Should my charity lease or buy assets or capital equipment?

This is a guest post by Hayley Simpson FCCA, Manager at McCabe Ford Williams, Registered Auditors, Licensed Insolvency Practitioners & Chartered Accountants based in Kent. A fellow chartered certified accountant and manager with 13 years of experience, Hayley’s focus is helping charities make informed financial decisions, achieving this through developing efficient accounting processes, and working with clients on what can appear to be daunting financial decisions.

Buying versus renting equipment?

hayley_simpson_Charities, like profit making enterprises, will on occasion need to acquire assets or capital equipment, such as a plant or machinery in order to deliver its charitable objectives. Assets such as freehold and leasehold property are not considered in this article. We are simply focusing on movable assets such as office furniture, computer equipment, vehicles and office equipment.

You could buy all of this equipment outright, using your own resources which could include using either general or if permissible, restricted donations, or you might decide to rent or lease it instead. There are advantages and disadvantages in both options and the implications of each are discussed here.

Asset purchase and replacement should be covered in your charity’s risk assessment document, since there are financial risks associated with different purchasing options and also risks associated with debt overhang. This is where a borrowing term exceeds the useful life of the asset being purchased and in some cases can lead to cashflow or borrowing issues when the asset needs to be replaced, as a borrowing could still exist on an old asset when new additional finance is then needed to replace the asset.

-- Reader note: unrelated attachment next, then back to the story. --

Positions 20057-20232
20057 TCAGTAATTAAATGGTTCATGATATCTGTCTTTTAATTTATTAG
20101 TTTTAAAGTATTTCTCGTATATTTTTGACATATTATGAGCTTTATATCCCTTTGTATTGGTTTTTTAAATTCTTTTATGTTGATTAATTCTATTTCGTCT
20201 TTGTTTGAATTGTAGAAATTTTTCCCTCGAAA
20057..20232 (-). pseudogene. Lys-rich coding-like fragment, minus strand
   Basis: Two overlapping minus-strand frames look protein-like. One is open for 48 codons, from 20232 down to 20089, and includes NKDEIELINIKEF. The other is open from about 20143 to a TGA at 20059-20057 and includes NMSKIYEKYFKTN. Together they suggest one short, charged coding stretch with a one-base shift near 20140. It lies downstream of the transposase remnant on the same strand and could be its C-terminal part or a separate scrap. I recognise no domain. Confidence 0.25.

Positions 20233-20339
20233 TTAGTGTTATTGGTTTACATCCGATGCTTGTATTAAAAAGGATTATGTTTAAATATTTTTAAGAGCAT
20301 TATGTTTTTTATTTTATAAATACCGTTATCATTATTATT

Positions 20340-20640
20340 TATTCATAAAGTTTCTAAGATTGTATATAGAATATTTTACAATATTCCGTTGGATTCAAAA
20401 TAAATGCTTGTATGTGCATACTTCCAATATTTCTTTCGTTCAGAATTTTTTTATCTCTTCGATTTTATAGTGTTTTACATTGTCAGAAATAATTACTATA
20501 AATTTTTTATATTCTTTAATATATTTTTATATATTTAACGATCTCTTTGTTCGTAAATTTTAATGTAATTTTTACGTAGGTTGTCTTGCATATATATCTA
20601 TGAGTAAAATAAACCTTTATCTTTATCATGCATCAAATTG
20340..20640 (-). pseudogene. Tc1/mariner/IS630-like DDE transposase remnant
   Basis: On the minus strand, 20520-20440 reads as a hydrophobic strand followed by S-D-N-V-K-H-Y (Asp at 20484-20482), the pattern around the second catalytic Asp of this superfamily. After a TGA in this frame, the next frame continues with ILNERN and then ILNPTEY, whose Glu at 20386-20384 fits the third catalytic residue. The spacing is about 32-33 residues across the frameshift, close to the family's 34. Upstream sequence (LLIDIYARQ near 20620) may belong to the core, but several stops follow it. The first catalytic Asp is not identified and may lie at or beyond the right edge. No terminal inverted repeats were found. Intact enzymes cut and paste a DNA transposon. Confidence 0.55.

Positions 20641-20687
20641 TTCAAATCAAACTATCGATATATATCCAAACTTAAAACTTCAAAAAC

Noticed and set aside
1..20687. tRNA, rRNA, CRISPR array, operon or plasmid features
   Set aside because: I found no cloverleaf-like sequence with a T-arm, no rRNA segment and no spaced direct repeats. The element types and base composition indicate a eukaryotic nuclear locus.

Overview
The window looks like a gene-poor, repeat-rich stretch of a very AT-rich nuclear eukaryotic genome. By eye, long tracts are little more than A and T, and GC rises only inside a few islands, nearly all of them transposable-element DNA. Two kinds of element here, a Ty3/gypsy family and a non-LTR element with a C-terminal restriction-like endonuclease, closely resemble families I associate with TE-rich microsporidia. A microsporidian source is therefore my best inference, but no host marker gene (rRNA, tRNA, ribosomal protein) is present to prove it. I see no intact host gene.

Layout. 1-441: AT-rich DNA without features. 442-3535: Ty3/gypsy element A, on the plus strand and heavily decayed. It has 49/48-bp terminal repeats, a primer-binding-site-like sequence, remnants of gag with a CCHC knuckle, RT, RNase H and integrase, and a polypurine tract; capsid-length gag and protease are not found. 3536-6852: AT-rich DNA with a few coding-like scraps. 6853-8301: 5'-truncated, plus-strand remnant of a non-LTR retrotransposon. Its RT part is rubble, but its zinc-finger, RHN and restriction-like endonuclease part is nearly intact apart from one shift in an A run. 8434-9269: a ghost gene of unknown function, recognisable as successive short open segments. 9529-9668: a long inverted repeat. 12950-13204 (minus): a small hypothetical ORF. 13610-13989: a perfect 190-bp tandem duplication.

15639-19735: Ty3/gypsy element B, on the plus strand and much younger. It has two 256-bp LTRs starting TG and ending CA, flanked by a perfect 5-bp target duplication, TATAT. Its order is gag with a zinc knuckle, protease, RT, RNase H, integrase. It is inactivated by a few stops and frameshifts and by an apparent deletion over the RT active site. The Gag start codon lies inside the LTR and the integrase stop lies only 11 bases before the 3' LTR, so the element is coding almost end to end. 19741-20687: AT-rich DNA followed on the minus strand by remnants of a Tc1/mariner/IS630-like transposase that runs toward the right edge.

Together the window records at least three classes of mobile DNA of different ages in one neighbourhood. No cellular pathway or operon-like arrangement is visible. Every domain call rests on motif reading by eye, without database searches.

Your charity should also have a policy on asset replacement that deals with the matters such as the process to be used in determining how financing options should be evaluated and how asset types should be assessed for suitability and relevance to your charity.

Buying an asset outright

Buying outright is generally the cheapest option if your charity has the funds available, or if it is essential that your charity owns the equipment. However, capital expenditure of a significant level when compared to the size of your charity will of course adversely affect your charity’s short term cashflow and the management of charity funds must be undertaken with adequate planning and care.
It may be more cost-effective in the long run to rent or lease certain items.

Buying an asset outright – advantages:

  • the asset is fully owned by your charity
  • the charity will not be tied into a long-term agreement which may be difficult to terminate, and
  • the asset will cost less overall than if it were acquired via a lease or hire purchase arrangements.

Buying an asset outright – disadvantages: